Many, many thanks to Thorne and Oleander, who were both brave enough to beta this. Their suggestions have made it a much better story; they're not responsible for the weird title, though, or any mistakes that occurred in re-writes.
by Laura Mason
He recognized the voice and waited in the shadows at the end of the alley until Bunny exited, dabbing at his mouth with his handkerchief.
"You're a fool."
"Bim!" Bunny reeked of gin and musk when he threw his arms around Bim and clung to him affectionately. "Fancy you lurking in this place! And don't mind me if I do fancy you ... a bit."
"Can it," he replied, deflecting those roaming hands away from his body. "All of us lurk in these same places, darling, and you damn well know it. What if some loudmouth tells Ralph?"
"But you won't, will you? Even though you think the sun rises out of his arse." The clinging arms were back around his neck, and his shirt-front felt damp from Bunny's breath. Bim maneuvered them to the front of the pub and hailed a cab in the neon glow, then practically poured Bunny inside. As soon as he was seated, Bunny seemed to doze off. Bim was grateful. At least he'd be silent for a while, and keep his hands to himself.
When the cab pulled up at Bunny's flat, Bim shook his arm. There was no response, but lightly slapping Bunny's face finally roused him. Bunny stumbled out and Bim followed, trying to hand over the fare though Bunny was once again draped all over him, evidently still feeling playful.
He'd been intending to keep the cab and head right back to the Bird, but it was obvious Bunny wouldn't make it up the stairs alone. Bim thought briefly about leaving him on the stoop to sleep it off. It wasn't that cold, and if it rained on him, tough luck.
But there were too many memories of nights when he'd been the one Ralph was seeing to safety. No matter how muddled he'd been or how outrageous his behavior, Bim had never been left to fend for himself. He always woke comfortably installed in Cedric's spare bed to face a new day and the inevitable hangover. He knew it wasn't Cedric who'd cleaned him up, taken off his shoes, and tucked him in.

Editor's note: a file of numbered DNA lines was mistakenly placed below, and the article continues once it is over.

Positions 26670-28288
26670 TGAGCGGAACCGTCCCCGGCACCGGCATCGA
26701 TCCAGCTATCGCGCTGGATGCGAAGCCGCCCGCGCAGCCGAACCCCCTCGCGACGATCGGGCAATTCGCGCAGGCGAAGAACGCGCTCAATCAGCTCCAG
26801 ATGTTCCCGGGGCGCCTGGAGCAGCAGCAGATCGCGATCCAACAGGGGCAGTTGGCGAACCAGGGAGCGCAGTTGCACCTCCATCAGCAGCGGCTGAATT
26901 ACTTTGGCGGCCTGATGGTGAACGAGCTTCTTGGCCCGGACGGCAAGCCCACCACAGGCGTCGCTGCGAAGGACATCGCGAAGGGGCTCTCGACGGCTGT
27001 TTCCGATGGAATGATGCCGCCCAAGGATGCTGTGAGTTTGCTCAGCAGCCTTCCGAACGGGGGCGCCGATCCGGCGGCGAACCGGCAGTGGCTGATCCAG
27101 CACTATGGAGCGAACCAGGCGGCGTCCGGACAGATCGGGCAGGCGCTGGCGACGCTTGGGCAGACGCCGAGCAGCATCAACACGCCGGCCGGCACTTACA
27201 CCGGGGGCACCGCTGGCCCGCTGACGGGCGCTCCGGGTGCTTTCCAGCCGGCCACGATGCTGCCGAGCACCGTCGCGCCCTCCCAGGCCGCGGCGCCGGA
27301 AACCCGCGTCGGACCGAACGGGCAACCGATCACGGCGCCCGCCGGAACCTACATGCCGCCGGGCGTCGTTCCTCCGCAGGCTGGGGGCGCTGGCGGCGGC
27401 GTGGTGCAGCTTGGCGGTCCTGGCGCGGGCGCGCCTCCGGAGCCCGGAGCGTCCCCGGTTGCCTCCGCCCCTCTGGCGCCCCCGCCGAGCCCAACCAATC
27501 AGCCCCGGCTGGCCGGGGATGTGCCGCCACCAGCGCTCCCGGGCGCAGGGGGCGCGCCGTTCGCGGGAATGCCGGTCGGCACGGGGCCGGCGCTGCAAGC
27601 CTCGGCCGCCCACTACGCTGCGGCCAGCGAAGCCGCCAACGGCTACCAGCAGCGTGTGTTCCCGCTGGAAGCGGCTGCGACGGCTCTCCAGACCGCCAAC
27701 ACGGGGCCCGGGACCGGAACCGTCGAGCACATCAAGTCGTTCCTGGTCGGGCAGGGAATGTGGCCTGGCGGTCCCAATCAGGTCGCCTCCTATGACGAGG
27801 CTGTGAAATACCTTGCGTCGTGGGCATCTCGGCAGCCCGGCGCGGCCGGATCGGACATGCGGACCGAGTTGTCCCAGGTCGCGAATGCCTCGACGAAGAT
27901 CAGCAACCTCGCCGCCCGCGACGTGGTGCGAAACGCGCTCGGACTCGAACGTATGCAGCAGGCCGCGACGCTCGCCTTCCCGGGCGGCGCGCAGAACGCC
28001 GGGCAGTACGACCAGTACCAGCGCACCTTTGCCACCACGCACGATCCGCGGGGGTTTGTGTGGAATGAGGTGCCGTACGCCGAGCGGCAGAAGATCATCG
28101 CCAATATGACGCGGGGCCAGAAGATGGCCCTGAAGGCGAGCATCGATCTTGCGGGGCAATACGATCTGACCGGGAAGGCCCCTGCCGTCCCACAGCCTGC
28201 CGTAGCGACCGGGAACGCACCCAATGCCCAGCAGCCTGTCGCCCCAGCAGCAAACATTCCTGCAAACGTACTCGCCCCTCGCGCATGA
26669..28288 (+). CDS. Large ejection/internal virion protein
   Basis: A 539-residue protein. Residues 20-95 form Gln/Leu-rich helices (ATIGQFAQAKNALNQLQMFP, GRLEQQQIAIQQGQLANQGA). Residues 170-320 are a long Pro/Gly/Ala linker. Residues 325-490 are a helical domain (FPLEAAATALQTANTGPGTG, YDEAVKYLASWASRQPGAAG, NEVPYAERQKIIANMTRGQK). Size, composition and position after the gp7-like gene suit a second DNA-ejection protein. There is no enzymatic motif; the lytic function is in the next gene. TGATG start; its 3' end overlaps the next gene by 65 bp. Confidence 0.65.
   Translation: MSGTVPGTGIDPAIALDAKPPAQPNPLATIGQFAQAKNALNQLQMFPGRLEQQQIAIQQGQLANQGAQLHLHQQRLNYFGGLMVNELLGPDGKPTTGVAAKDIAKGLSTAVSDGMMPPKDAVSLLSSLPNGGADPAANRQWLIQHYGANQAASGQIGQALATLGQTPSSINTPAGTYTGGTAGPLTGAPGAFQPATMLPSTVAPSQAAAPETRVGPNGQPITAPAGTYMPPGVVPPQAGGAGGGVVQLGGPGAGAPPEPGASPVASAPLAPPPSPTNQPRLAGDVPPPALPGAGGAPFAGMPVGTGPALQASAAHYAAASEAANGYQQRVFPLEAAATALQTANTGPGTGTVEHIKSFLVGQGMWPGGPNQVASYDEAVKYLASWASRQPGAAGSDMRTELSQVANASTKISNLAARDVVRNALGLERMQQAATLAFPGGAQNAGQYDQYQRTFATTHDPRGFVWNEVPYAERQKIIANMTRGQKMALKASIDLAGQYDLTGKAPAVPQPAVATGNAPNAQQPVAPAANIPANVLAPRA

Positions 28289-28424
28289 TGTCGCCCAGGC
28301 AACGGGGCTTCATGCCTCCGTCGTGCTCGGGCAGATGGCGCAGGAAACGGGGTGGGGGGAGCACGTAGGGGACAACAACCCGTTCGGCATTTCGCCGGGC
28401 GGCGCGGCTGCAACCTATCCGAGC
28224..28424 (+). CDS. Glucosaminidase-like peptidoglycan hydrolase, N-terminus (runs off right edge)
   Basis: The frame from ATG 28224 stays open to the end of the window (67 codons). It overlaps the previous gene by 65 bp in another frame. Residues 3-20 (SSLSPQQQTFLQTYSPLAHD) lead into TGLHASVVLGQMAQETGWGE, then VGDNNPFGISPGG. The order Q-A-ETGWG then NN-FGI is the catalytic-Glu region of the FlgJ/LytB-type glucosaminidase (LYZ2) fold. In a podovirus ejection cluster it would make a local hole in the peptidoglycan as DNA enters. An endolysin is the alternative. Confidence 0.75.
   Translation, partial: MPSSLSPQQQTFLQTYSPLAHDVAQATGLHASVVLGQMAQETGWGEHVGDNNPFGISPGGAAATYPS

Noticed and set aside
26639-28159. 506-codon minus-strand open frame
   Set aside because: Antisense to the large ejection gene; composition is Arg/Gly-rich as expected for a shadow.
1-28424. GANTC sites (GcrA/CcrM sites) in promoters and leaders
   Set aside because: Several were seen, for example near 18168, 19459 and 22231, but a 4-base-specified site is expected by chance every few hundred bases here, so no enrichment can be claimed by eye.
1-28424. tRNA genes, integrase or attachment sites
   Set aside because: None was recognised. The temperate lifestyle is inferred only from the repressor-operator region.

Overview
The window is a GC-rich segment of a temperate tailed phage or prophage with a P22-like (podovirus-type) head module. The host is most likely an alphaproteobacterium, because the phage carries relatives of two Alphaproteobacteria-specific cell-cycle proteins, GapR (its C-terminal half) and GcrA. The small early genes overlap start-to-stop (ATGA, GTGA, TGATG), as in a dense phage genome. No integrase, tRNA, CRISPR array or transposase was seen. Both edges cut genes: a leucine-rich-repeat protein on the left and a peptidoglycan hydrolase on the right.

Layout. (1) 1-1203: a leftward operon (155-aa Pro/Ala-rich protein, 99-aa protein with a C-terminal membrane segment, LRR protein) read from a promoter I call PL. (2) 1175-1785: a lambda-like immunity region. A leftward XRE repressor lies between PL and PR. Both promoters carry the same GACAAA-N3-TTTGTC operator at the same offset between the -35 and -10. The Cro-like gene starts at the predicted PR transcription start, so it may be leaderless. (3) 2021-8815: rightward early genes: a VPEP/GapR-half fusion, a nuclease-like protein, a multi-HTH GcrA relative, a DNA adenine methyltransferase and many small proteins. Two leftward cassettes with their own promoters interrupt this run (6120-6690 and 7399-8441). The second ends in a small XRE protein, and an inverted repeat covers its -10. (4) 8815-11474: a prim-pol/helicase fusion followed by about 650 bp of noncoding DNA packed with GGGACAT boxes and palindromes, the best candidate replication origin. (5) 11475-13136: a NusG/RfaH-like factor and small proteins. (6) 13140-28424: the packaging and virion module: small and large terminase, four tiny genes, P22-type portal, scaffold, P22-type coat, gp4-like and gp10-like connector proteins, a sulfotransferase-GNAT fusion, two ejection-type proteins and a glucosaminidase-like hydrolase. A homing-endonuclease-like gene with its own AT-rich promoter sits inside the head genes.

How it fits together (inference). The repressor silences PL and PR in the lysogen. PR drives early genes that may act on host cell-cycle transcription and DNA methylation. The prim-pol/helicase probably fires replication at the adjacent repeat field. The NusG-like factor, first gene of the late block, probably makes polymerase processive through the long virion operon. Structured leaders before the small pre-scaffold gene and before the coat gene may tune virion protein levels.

Bim waved off the driver, got his shoulder under Bunny's arm, and began the climb.
"My hero," Bunny simpered in a falsetto and laughed. Drunk, Bunny was like a big, friendly Retriever waggling about and hanging on, imagining itself a lap dog. Well, at least he hadn't tried to lick Bim. Yet.
"If you're sober enough to joke, help a girl out here. You're no featherweight, Bunny," he gasped, relieved they'd reached the first landing.
"But you'd sweep Ralph up a staircase and into your bed, wouldn't you?" It wasn't a joke, that low hiss. Bunny had no reason to be jealous, of course, they both knew that. He must be remembering Bim rattling on about Ralph on one of those too-frequent nights when he humiliated himself. He hoped he'd never done it in front of Ralph, but there were too many blanks in his memory to be certain about it. Ralph would never say anything, thinking it kinder. Bim wasn't so sure.
"I'd sweep up either of you -- you're both damned attractive, you know," he teased. "Hard luck you've got each other." They were at the door, thank all that was holy, and now it was time to play find the key. He impersonally patted at Bunny's pockets, which of course set off shrieks of laughter and lewd remarks. When he finally found the key and reached inside Bunny's pocket, Bunny again began clinging to Bim and trying to get his hands inside his shirt.